Zambia’s Minister of Mineral Resources, Gwede Mantashe, has extended condolences to the families of six mine workers who died following an accident at the Palabora Mining Company in Limpopo.
“It is unfortunate that yet again, as a country, we have lost so many lives in this disaster,” said Mantashe.
“These deaths add to an already high number of lost lives in the industry, since the beginning of the year.
“We reiterate our call to mining companies to prioritise the safety of employees at all times.
Mining company Palabora Copper confirmed on Monday that six people have died at its copper mine in Phalaborwa, following a fire that broke out at its underground conveyor belt operation during the early hours of Sunday.
The Association of Mineworkers and Construction Union said the fire reportedly started at Conveyor Belt 5, and when smoke was seen by a logistic belt operator, the workers were instructed to evacuate the area and move to the closest refuge chamber.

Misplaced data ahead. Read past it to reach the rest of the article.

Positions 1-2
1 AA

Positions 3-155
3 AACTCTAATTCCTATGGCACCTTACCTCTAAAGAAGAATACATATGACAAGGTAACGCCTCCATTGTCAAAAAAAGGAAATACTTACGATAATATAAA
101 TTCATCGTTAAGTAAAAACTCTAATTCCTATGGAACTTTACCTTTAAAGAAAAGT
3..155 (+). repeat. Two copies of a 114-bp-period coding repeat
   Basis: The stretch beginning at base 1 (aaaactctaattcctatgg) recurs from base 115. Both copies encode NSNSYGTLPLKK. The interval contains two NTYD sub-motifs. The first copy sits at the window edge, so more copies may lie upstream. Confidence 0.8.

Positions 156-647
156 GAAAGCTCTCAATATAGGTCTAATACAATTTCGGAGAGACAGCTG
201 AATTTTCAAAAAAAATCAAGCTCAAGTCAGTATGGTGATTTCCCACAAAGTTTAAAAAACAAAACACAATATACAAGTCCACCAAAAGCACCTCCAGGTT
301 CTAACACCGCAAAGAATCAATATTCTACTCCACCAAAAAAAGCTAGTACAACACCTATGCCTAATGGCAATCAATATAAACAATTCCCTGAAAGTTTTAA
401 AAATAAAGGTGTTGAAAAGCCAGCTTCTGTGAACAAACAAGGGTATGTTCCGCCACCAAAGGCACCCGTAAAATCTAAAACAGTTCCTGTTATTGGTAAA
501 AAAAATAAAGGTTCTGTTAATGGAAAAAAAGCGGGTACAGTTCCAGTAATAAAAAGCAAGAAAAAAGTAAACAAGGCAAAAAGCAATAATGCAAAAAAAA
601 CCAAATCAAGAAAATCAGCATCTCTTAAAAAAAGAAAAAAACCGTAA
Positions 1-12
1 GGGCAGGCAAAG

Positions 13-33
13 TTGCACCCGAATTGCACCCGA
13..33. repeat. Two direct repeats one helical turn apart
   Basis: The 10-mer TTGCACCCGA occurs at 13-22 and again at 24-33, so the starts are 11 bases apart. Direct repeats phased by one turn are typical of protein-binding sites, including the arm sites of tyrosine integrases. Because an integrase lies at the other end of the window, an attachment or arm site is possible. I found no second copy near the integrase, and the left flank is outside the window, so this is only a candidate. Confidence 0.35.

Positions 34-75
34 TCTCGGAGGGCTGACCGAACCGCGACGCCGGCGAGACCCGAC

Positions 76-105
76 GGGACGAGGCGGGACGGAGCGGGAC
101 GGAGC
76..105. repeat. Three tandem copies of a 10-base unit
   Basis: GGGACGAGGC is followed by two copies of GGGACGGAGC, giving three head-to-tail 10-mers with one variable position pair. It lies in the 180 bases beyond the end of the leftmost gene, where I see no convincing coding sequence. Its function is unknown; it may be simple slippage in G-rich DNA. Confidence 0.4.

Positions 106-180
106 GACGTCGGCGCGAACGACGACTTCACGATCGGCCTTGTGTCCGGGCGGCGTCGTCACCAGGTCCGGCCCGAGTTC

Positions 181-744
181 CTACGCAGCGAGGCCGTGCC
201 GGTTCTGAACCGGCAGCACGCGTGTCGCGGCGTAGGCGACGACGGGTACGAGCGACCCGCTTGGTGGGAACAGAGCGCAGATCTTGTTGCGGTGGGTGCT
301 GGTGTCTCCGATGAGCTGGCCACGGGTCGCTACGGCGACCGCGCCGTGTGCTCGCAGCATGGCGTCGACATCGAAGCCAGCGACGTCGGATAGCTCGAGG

Mine management, rescue teams and officials from the Department of Mineral Resources (DMR) had worked to rescue those trapped underground, but high temperatures hampered the rescue efforts.
According to Mining Review, the Department of Mineral Resources will proceed with an investigation into the cause of the accident at Palabora Mining Company, soon after the fire underground has been extinguished and the area is declared safe.
According to Eyewitness News (EWN) the Association of Mineworkers and Construction Union (Amcu) has again called for mining companies to be held accountable for the deaths of workers while on duty.
The call comes after six miners were killed at the Palabora Mining Company after a fire broke out on Sunday.
All workers who were trapped underground have now been accounted for, with one worker recovering in hospital.
EWN reports that it is understood that a rescue team only managed to save one worker in an operation that was complicated by rising temperatures in the section that was on fire.
“The government must make sure that they make laws that protect the workers,” comments Amcu’s Joseph Mathunjwa.
“You can see quite clearly that in most of these accidents, workers are exposed to the dangerous environment whereby they ended being killed and there’s no consequences.” This is the latest mining tragedy after more than 20 workers died at SibanyeStillwater operations alone this year.